An increasing number of vulnerable children are being refused vital mental health treatment that is recommended by their GP, finds a major Pulse investigation.
Figures obtained from 15 mental health trusts reveal that 60% of GP referrals to child and adolescent mental health services (CAMHS) lead to no treatment and a third are not even assessed.
The situation for young people with mental health issues appears to be worsening, with the numbers of referrals that progress to treatment decreasing from 44% in 2013 to 39% in 2015.
GPs told Pulse that CAMHS were refusing to treat patients unless they had attempted suicide or self-harmed. Many cases are being sent to school counsellors or charity services, when GPs have requested specialist input.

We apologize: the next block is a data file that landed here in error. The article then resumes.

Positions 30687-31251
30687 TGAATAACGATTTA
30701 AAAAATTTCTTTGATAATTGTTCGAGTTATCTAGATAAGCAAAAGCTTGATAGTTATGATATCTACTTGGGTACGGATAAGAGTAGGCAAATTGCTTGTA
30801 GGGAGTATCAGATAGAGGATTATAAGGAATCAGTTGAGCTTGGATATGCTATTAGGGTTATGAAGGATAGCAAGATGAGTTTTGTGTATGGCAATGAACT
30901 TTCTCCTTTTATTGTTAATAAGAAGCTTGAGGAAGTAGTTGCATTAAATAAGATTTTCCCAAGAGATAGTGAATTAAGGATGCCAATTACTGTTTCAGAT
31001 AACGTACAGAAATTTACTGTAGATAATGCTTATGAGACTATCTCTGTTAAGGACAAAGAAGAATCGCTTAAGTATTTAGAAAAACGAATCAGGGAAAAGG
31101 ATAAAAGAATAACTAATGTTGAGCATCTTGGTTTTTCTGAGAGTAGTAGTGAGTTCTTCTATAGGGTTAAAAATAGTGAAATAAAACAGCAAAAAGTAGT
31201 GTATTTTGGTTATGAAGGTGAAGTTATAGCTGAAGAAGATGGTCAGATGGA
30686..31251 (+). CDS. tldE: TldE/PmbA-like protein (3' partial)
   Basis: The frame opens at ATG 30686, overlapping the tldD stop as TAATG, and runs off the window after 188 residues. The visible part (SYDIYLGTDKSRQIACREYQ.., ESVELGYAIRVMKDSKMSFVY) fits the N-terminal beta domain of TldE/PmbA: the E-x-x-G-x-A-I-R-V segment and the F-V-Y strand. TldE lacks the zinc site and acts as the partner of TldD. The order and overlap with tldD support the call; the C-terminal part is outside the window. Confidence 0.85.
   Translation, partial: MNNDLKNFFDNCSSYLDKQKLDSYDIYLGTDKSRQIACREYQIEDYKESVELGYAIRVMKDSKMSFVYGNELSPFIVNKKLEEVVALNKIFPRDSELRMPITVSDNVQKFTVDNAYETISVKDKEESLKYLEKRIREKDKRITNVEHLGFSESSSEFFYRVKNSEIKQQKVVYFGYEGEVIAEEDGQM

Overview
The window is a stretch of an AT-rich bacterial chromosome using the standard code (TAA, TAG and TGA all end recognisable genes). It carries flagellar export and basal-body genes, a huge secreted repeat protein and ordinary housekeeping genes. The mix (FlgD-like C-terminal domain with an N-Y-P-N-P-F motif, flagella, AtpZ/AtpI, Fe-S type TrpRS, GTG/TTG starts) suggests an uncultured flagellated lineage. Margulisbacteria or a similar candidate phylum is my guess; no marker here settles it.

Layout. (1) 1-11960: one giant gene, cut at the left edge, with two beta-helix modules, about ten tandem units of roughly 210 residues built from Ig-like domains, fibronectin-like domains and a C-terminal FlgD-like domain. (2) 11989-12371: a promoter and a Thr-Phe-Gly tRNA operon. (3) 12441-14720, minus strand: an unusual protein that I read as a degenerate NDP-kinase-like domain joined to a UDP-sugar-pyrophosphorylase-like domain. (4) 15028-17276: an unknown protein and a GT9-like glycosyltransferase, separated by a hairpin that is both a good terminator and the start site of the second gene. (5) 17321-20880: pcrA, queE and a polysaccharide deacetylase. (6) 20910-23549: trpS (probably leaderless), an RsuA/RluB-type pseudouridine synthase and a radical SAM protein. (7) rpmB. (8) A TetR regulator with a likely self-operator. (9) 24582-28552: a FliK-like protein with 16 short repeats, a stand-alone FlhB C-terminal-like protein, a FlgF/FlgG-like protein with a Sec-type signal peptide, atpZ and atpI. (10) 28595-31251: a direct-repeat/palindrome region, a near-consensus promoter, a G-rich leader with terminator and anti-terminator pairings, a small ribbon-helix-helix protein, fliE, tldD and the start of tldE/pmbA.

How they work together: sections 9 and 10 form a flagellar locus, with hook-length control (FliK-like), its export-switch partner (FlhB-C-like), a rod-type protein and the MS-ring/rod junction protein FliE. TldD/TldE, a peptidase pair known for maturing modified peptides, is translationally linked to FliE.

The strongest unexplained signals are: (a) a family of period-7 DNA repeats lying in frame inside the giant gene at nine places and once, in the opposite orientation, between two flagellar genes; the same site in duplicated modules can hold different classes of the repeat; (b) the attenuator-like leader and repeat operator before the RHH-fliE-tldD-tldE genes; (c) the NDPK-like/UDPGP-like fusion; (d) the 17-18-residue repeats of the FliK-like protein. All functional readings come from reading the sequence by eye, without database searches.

The figures come despite Government promises to increase access to mental health services for children, with an increase in funding of £1.4bn and a call to all regions to produce plans on how they are going to work together to improve CAHMS services.
The freedom of information requests to mental health trusts found that in Norfolk and Suffolk NHS Foundation Trust the number of CAMHS referrals progressing to treatment was 20%, down from 46% in 2013. At Leeds and York Partnership NHS Foundation Trust the proportion treated fell from 42% to 26%.
Full story in Pulse 4 July 2016